Through expert interviews, dialogue events and research, the World Economic Forum has identified the components of a healthy energy innovation system. By understanding these components, we can begin to recognize steps that stakeholders can take.
The human element makes the system work, creating feedback loops and applying lessons learned from experience - all crucial for innovation. As members of society and as customers, people make the ultimate decision to adopt new technologies, shifting attitudes and behaviors that can support further sustainable energy innovation.
Inventors and researchers explore, combine and test new and existing technologies to create breakthrough ideas. Politicians act as influencers, affecting the enabling frameworks by enacting regulatory policies or dedicating public money to innovation programs, while scientists and academics fill the sustainable energy pipeline through basic and applied research, development and demonstration.
Within the innovation ecosystem, entrepreneurs often bear great risk in bringing innovation to market through start-ups, which are often spin-offs of projects by universities, research institutes or national labs. They work hand-in-hand with private and institutional investors to raise capital to fund progress. Company-led projects are increasingly financed by institutional investors, requiring financial expertise to develop business plans and conduct complex risk assessments. Finally, salespeople and developers at the supply end play an important role, particularly in the later stages of the innovation process.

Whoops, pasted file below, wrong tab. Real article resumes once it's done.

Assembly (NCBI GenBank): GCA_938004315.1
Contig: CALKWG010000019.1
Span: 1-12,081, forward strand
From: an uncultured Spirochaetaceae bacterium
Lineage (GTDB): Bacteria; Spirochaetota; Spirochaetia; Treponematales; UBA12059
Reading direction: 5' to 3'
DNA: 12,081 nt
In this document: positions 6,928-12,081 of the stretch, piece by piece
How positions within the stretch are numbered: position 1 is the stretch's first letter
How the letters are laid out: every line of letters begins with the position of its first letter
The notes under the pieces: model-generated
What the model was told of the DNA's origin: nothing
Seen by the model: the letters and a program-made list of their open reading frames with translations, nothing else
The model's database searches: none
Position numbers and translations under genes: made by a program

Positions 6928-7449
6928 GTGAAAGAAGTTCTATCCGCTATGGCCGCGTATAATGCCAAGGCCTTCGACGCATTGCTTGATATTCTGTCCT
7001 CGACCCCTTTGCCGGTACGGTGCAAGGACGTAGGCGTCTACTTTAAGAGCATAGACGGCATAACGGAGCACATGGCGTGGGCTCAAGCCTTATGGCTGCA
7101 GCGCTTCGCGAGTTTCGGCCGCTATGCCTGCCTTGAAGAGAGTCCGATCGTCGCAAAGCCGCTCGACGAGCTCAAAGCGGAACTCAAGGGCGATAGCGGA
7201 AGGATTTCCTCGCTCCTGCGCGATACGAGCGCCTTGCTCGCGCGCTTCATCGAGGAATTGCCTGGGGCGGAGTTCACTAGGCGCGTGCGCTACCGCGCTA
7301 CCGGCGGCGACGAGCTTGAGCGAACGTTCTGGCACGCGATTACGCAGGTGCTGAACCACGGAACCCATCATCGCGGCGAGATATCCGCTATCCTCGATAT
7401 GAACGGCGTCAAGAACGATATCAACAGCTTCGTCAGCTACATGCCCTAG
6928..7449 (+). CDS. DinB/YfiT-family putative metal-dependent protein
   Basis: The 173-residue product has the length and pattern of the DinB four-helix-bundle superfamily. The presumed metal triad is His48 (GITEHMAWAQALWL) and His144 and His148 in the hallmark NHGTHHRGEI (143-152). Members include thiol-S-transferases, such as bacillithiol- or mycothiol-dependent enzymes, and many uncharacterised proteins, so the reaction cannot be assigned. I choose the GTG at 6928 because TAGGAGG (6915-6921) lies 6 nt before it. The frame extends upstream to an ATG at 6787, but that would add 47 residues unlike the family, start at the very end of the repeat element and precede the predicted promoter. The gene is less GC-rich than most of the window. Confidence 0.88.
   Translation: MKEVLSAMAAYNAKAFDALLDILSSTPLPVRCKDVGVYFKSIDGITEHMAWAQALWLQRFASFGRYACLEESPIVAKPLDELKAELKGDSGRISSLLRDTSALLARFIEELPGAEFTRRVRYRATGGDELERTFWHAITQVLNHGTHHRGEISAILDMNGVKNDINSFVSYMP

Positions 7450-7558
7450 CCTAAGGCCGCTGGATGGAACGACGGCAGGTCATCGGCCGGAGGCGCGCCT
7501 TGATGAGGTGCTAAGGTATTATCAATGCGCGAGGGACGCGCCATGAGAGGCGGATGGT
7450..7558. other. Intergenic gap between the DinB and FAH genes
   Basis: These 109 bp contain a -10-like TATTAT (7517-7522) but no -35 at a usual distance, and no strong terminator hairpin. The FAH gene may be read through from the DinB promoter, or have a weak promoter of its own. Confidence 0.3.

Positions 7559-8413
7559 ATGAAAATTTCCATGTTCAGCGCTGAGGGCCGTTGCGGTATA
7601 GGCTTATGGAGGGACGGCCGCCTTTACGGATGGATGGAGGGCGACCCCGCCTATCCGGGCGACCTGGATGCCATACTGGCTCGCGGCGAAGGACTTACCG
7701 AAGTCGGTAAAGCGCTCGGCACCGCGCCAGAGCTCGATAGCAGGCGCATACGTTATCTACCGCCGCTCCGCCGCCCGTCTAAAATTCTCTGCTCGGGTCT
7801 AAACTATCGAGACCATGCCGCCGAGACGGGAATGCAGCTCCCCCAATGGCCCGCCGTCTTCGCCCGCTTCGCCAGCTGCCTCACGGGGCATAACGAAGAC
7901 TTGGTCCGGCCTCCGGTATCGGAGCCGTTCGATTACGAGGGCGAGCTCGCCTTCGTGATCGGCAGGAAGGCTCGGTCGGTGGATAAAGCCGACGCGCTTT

The innovation process encompasses basic research, applied research, development, demonstration, deployment and upscaling.
While it might appear simple, the path from research to market maturity is lengthy and complicated, particularly for entrepreneurial innovators facing the “valley of death” to reach market and scale. Efforts to increase quality, introduce standardization, reduce cost and improve manufacturability are not only time and cost-intensive but also require specialist knowledge that start-ups often lack.
Once innovations reach market maturity and early market deployment, the ability to create economy of scale is critical; it is the tipping point for investments and market uptake. With scale, unit costs typically decrease with increased production and higher order quantities, as standardization, experience-based learning and automation begin to pay off. The cost of financing also typically decreases with scale and maturity of technologies, as shown by the examples of solar and onshore wind.
Across the innovation process, the market factor acts as a pull for new solutions, while investments and efforts in R&D provide a technology push towards making solutions market-ready and scalable.
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The main catalysts that can accelerate innovation include the following: